The Mayfield boys were in the vicinity and, learning of the presence of the two soldiers, were determined to capture or kill them.

Early on the morning of the 26th, about breakfast time, (the Mayfields) rode up to Parnell's house and called. As they were dressed in federal "blue," it was supposed that they were "Union" soldiers, and Kiserman and Hudson walked out to meet them.

Suddenly, the Mayfields drew their revolvers and opened fire. Hudson fell mortally wounded, but Kaiserman picked him up and bore him into the house. The Mayfields dismounted and ran to the house. Young Coyer came to the door and was shot down and instantly killed. Kaiserman killed both of the Mayfield brothers as they stood on the porch trying to break down the door.

Crack was killed first, and the next shot brought down Brice, who fell across his brother's body, both dying almost instantly.

As soon as possible, Kaiserman mounted his horse and informing Mr. Parnell that if, on his return, all was not left, the house would be burned.

He galloped to Neosho and reported what had occurred. A party was at once sent out with Kaiserman, and the four dead bodies were brought back to Neosho, with all of the horses and (fire)arms.

On arriving at Neosho, the corpses of the Mayfields were recognized by certain citizens, and both were buried in one grave.

It is reported that one of the women at Parnell's knew the Mayfield boys, and when she saw them approaching the house, she waved her hand from a back window at them as a danger signal, but they disregarded it, believing, probably, that they understood the situation and were masters of it.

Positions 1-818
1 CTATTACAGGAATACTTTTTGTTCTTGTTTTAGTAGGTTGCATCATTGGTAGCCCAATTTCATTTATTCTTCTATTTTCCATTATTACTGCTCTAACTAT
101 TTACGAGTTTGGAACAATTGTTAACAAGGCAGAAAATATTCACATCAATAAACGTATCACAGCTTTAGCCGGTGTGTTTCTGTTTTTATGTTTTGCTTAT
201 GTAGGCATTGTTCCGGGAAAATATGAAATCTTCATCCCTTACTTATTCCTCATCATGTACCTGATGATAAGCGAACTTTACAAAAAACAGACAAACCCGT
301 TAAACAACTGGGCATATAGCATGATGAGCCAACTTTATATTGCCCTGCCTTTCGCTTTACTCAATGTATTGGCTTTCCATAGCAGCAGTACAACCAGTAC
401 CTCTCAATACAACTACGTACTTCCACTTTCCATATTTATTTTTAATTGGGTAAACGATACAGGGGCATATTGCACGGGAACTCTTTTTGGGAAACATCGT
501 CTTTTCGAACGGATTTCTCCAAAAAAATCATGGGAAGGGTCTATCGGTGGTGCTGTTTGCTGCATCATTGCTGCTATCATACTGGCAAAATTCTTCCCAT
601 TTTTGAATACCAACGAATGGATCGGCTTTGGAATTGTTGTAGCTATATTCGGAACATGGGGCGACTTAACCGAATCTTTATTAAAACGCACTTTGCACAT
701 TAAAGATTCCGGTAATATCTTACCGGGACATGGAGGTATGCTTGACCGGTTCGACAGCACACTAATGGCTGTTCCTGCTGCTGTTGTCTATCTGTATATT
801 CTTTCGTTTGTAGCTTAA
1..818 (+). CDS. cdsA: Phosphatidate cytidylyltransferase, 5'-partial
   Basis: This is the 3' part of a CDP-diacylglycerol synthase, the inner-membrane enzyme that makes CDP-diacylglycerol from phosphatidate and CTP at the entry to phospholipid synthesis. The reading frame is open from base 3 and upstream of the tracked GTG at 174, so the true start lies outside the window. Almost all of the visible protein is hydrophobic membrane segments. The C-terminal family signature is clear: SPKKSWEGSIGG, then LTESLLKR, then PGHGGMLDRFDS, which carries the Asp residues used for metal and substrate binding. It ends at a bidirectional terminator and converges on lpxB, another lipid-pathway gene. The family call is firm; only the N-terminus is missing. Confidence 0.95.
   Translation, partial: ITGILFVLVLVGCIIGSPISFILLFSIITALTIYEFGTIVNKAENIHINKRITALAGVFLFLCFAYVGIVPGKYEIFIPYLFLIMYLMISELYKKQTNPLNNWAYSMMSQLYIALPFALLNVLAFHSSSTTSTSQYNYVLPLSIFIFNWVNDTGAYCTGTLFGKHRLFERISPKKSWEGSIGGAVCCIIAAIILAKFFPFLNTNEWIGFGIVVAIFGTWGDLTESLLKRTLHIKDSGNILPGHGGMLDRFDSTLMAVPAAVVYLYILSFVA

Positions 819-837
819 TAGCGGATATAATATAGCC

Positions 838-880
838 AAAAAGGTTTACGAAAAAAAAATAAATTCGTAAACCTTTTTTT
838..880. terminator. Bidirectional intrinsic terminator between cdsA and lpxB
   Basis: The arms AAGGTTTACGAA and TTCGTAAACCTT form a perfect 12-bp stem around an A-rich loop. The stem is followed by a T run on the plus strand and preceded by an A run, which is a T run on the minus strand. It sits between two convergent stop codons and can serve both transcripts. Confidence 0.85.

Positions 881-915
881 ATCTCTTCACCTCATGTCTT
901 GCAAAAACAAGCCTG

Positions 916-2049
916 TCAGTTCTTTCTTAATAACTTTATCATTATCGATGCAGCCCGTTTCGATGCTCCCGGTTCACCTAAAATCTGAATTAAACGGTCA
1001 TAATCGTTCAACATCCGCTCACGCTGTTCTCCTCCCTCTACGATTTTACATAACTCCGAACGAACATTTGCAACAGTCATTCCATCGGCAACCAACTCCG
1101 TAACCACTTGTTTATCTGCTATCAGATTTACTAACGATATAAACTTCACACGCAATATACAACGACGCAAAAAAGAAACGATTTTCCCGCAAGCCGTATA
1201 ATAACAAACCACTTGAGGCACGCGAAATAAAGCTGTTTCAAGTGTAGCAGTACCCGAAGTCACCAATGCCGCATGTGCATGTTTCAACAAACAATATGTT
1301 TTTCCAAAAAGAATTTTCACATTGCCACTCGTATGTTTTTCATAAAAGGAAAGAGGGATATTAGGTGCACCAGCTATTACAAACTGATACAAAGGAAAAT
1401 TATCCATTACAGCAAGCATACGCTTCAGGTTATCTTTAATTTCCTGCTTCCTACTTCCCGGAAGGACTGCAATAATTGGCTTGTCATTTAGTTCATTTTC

On his return to Fort Scott, Kaiserman was hailed as a hero. An enterprising photographer sold a number of photographs of the "slayer of the Mayfield boys," and one of these pictures afterward involved a certain citizen of Fort Scott in considerable difficulty.

The next spring, too, Kaiserman was made a 1st Lt. in the 2nd Kansas colored volunteer Infantry, presumably as a reward for the killing of the two men, when he couldn't well help it."

Now then, the two different versions of the killing of the Mayfield Brothers do indeed have a few things in common.

They were killed on Dec. 26, 1862, at a house near Shoal Creek, not far from Neosho, Mo., in Newton County. Brice Mayfield was killed by a German soldier named Kiserman who was from either the 3rd Wis. Cav., 2nd Ks. Vol. Cav. or the 6th Ks. Vol. Cav.

The only Kiserman listed was a soldier in the 2nd Ks. Vol. Cavalry. Pvt. Samuel Kaiserman of Company G, 2nd Ks. Vol. Cavalry, was commissioned as a 1st Lt. in the 2nd Ks. Colored Volunteer Infantry Regiment on Oct. 9, 1864.

The first version indicates that the southern sympathizers' home was burned by the Union troops, the second does not, but it probably was because both sides burned civilian homes as part of the concept of "total war" and, of course, the war went on.

Arnold W. Schofield
Battlefield Dispatches